The witty and multi-talented Nana Kagga, 39, at the beginning of February sat down with Crystal Newman for her post-Sanyu FM online segment dubbed Crystal 1 On 1. Quick Talk found the chat so hilarious, and now reproduces part of it below:
Nana Kagga. How are you doing?
I’m fine! I’m actually at a really good place in my life. I’m unemployed, idle and disorderly; so, it is a really good place.
Not many people can say that…
Yes. I tend to make up jobs as I go along. Sometimes I’m an astronaut – on Mondays. Other days I’m like a research scientist. I’m doing great things in my head! [Laughs heartily.]
So, what is your morning like? I know you are high-energy.
It is called a type-A personality.
Yes…you normally have to do something in the morning to find your centre. What do you do?
I do kickboxing, martial arts; I do Pilates on different days. Literally my best thing to do is martial arts, because I pretend I am hitting people and I just visualise who pissed me off.
After I work out, my children come in, because I wake up at 5am. By 6am my children are coming in. We watch cartoons. Paw Patrol is very inspiring. It is epic! Then we go down for breakfast, I get them to school, then I go see my mum because it is on the way.
Yes. Some people feel me and my mother are unhealthily close. I look like my father, but I am my mother; like, this is her character! She is my best friend. She is the best antidote. By the time I leave at 9:30, I feel like I’m Superwoman.
I’m sure she is your number one fan...
Oh yes. It is almost like she needs therapy for that, but she is my number one fan. My mum says, ‘I don’t know how you do it, but my God, you’re doing alright!’ So, when you hear that most mornings, [especially] as a mother of three… [aged nine, five and three].
You were born in Nairobi...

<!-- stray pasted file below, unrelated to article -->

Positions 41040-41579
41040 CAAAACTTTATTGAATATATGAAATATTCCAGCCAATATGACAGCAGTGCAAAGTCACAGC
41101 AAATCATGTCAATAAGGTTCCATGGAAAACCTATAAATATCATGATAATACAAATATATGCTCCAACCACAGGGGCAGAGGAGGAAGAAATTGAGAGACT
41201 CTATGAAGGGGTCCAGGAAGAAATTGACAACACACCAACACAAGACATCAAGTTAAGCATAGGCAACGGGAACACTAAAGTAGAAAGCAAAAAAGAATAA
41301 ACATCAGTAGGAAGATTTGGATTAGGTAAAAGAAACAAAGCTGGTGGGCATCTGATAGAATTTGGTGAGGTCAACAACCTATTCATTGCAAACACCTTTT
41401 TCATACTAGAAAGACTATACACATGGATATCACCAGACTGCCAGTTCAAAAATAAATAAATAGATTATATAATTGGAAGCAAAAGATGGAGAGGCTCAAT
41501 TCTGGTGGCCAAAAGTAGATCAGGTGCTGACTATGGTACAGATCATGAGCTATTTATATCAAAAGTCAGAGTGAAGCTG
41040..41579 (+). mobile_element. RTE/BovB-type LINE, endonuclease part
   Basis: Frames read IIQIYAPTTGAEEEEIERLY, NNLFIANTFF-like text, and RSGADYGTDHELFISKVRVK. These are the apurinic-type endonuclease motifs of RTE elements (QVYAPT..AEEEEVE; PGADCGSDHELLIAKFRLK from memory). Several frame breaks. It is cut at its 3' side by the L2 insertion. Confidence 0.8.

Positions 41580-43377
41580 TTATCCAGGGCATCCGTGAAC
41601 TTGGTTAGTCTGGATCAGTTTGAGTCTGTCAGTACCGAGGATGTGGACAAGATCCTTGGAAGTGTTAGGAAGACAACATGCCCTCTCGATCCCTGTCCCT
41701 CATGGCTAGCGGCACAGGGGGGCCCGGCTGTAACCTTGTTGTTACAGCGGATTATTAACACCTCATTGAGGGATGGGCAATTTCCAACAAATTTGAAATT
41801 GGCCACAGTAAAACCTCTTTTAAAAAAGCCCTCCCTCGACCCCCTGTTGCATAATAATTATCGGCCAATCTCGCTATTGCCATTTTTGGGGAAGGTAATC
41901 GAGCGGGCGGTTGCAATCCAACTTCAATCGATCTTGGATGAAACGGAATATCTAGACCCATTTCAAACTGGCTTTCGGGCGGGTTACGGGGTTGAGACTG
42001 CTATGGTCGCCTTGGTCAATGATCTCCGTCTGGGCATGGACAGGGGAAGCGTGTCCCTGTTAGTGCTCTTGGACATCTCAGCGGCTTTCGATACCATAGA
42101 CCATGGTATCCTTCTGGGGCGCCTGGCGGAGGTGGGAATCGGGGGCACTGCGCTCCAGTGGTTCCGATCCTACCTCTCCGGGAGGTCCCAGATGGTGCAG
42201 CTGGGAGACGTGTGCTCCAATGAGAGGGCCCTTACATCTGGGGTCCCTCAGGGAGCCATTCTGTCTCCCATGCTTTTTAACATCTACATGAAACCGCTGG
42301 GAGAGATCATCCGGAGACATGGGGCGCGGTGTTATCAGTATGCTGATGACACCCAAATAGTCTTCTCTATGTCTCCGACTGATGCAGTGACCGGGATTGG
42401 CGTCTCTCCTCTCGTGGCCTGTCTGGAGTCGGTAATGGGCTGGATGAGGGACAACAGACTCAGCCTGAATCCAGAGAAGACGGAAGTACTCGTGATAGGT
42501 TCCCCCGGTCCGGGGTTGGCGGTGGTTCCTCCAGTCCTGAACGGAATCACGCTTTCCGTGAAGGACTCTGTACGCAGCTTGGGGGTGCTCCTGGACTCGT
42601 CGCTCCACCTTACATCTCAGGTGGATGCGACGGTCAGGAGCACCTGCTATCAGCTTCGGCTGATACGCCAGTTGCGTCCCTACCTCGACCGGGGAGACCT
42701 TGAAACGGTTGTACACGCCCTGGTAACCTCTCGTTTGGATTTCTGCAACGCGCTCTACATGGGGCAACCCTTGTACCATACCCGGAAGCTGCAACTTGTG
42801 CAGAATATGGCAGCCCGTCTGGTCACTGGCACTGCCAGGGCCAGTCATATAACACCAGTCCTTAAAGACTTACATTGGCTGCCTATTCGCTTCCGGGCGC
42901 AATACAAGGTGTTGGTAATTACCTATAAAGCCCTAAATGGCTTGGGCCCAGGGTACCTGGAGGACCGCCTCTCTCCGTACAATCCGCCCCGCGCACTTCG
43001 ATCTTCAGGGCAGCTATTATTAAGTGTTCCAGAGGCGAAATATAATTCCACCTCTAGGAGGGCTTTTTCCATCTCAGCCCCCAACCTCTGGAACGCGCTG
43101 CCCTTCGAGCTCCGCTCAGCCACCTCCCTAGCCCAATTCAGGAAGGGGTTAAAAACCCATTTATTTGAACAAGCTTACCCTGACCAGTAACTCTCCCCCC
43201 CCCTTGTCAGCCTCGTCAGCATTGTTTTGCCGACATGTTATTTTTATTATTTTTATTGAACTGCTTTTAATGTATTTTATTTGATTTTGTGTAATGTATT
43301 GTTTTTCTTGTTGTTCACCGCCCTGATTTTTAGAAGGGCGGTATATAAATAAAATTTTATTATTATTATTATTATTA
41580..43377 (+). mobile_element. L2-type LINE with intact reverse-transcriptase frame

Yes. My father and mother were refugees there during Idi Amin [regime]. My mother was nine months pregnant with me. She actually went into labour at the border.
My father was an engineer for KCC at the time and Amin wanted to use Katwe stretch to come into town, but it had a lot of potholes. He gave him 24 hours to fix it and everyone knew if you were ordered to do that, you would be taken away and nobody would hear from you again.
So, my dad got my mum into the car and drove straight to the border and they didn’t have their passports. From what I have heard, the soldiers started harassing my dad but my mum’s water broke and [the soldiers at immigrations] got so freaked out seeing a woman in labour and waved them on.
My birth certificate says I was born in Kenyatta hospital. I prefer to think I was born on the way.
When did you come back to Uganda?
We came back when I was 10 years old. I didn’t speak a word of English. Apparently we spoke Kiswahili and my parents went back to the house where they used to live in Masajja and it was bullet-ridden.
My dad rebuilt it by himself and his brother. He says it helped him overcome a lot of issues. We grew up in Masajja – me and my brothers and sisters [she says they are six siblings. “No, wait, nine. Actually 10. I’ll wait for when my father passes on…”]
There could be more?
Yes! My father is a hajji.
He’s still working?
He works part-time, but now mostly works on overseas negotiations for contracts…he is semi-retired. He’s living the good life. He loves to shop. He loves a good leather loafer.
I like that…when a parent shows you it is okay to like nice things.
I know! My father is 75; if you see a photograph of him, you would swear there is no way he is anywhere near that. My father survived exile, death threats, but through all of it we never realised how much in peril my parents’ lives were. We were just loved.
And he did everything possible to shield us from that. My mum wanted to be an actress, you know. Mummy was going to Hollywood then she met my dad and daddy had game! Before she knew it, she was in four kids deep [hearty laughter]…